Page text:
As policy makers scale up policy action on biodiversity, businesses and financial institutions need to anticipate and respond to regulatory changes in a timely manner, or risk being caught out. Regulatory risks include restrictions on land and resources access (e.g. in ecologically sensitive areas for threatened biodiversity resources); clean up and compensation costs (see Chapter 3); procurement standards; and licensing and permitting procedures (e.g. for infrastructure) or moratorium on new permits. For instance:

  • Several Asia-Pacific countries have imposed total or partial bans on logging in natural forests, or similar restrictions on timber harvesting, such as Indonesia’s 2011 two-year forest moratorium on new concessions to convert primary natural forests and peat lands to oil palm and timber plantations and selective logging areas, which was renewed and expanded since.

  • In March 2019, the Solomon Islands Environment Advisory Committee revoked a development consent for a bauxite-mining project, notably based on the grounds of unacceptable impacts to the environment and local population, inconsistency with the CBD and the Declaration on the Rights of Indigenous Peoples.

As policy makers and businesses scale up action on biodiversity, businesses and financial actors may face broader risks linked to changes in policy, law, technology or markets. Regulatory, market and technological change (such as greening of agricultural value chain) may create a change in demand for forest-related commodities, and a loss of value for producers of unsustainable forest commodities (Rautner et al., 2016[9]).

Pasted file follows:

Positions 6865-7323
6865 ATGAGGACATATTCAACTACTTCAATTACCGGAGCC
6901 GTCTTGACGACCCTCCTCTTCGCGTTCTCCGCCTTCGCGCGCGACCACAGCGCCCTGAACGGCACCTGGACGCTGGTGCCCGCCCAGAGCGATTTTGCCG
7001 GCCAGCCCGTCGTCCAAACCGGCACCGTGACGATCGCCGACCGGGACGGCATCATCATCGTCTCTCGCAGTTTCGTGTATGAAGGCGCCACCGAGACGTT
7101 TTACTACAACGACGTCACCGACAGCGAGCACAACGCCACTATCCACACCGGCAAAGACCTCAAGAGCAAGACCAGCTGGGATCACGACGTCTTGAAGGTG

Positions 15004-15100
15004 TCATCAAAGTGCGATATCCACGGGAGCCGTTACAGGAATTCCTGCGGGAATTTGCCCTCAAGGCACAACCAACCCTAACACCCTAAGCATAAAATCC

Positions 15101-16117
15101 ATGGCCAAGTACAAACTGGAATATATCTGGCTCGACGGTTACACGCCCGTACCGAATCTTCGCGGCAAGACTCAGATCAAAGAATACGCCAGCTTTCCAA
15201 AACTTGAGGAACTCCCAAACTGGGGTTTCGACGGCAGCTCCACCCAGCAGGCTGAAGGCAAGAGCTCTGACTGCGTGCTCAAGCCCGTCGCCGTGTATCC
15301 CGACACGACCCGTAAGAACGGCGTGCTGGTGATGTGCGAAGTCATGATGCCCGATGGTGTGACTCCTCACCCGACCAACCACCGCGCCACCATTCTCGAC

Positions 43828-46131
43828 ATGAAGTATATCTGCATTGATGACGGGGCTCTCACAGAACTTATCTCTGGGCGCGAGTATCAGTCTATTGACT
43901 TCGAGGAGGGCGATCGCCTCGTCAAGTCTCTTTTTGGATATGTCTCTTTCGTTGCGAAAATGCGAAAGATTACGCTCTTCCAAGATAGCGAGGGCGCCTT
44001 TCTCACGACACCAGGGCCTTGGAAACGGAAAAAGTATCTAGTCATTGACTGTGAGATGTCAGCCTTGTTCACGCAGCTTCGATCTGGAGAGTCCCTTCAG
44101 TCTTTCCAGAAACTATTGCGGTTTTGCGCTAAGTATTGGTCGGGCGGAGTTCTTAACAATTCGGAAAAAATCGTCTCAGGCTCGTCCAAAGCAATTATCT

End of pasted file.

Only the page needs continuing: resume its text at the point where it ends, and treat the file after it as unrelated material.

copy the linklink copied!Reputational risks

Businesses face increasing pressure from investors, consumers, shareholders, policy makers and civil society to assess, report and manage environmental, social and governance (ESG) risks, including biodiversity risks. According to UEBT Biodiversity Monitor (2018[10]) , the awareness and understanding of biodiversity is growing globally, especially among youth. Respecting people and biodiversity in purchase behaviour is of growing concern for consumers, and people expect companies to respect biodiversity, but do not trust that they do. In France, for instance, 77% of French consumers interviewed believe that companies have a moral obligation to make sure they have a positive impact on society, people and biodiversity. However, only 26% of French respondents are confident that companies pay serious attention to “ethical sourcing” of biodiversity (UEBT, 2018[11]).1 Consumer preferences can even lead to product or natural resources boycotts, e.g. on Bluefin tuna or palm oil. Civil society campaigns against business activities can increase not only reputational risk but also financial risk, e.g. in the garment and footwear sector (Natural Capital Coalition, 2016[12]). In addition, several industry and infrastructure sectors often need to secure an informal “license to operate” from local communities and civil society through stakeholder engagement (e.g. in infrastructure provision and mining).

copy the linklink copied!Market risks

Changes in consumer preferences (towards products with reduced biodiversity impacts) or purchaser requirements (e.g. biodiversity safeguards in supply chain requirements) can create market risks for companies (Girvan et al., 2018[13]). Consumers’ awareness and understanding of biodiversity is also increasing globally, according to the Biodiversity Barometer (Table 4.1) (UEBT, 2018[10]). A majority of consumers (79%) feel that companies have a moral obligation to have a positive impact on biodiversity and people in their sourcing of natural ingredients (CBD and UEBT, 2018[14]).

copy the linklink copied!Financial risks